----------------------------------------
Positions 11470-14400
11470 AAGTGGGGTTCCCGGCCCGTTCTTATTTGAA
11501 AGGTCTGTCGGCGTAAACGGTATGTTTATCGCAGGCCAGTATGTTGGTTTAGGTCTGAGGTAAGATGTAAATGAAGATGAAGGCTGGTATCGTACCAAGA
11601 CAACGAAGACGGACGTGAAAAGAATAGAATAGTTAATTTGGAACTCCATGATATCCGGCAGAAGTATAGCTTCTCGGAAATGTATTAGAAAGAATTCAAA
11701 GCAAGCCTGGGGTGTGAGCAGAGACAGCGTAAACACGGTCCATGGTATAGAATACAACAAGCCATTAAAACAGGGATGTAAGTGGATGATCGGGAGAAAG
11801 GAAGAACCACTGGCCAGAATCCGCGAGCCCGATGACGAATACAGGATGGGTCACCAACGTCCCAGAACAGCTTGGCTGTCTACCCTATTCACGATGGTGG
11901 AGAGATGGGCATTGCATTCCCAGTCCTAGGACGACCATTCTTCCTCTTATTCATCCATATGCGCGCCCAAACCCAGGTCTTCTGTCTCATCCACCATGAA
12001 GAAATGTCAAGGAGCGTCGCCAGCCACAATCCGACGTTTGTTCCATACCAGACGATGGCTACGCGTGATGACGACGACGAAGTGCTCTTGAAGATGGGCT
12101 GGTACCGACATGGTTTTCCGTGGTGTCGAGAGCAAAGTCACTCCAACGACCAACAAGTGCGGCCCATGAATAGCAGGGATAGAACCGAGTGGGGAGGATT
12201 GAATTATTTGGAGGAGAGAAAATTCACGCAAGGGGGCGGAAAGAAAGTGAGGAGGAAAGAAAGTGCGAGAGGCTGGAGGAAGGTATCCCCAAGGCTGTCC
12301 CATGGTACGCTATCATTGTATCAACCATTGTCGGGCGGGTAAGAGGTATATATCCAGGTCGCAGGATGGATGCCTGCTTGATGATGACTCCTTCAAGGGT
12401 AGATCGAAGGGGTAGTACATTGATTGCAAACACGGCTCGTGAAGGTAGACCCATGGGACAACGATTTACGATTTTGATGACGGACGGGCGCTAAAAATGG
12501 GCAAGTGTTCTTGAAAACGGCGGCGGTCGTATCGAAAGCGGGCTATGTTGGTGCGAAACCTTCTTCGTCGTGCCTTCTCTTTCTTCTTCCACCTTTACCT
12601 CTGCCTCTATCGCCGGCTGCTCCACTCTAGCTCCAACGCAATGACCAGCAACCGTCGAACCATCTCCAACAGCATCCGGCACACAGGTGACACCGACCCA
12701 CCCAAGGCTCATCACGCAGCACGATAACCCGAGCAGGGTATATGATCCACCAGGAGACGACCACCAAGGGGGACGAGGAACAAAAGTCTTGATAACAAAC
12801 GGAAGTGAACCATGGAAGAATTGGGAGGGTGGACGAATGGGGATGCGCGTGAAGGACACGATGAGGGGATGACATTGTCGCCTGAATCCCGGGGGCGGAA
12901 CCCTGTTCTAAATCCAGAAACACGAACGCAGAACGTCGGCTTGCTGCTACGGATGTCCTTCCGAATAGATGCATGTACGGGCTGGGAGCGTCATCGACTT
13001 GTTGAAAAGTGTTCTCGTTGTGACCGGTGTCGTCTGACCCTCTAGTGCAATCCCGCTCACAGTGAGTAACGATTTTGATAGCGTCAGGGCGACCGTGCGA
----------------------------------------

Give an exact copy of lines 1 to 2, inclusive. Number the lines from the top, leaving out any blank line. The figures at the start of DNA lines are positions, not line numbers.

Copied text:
Positions 11470-14400
11470 AAGTGGGGTTCCCGGCCCGTTCTTATTTGAA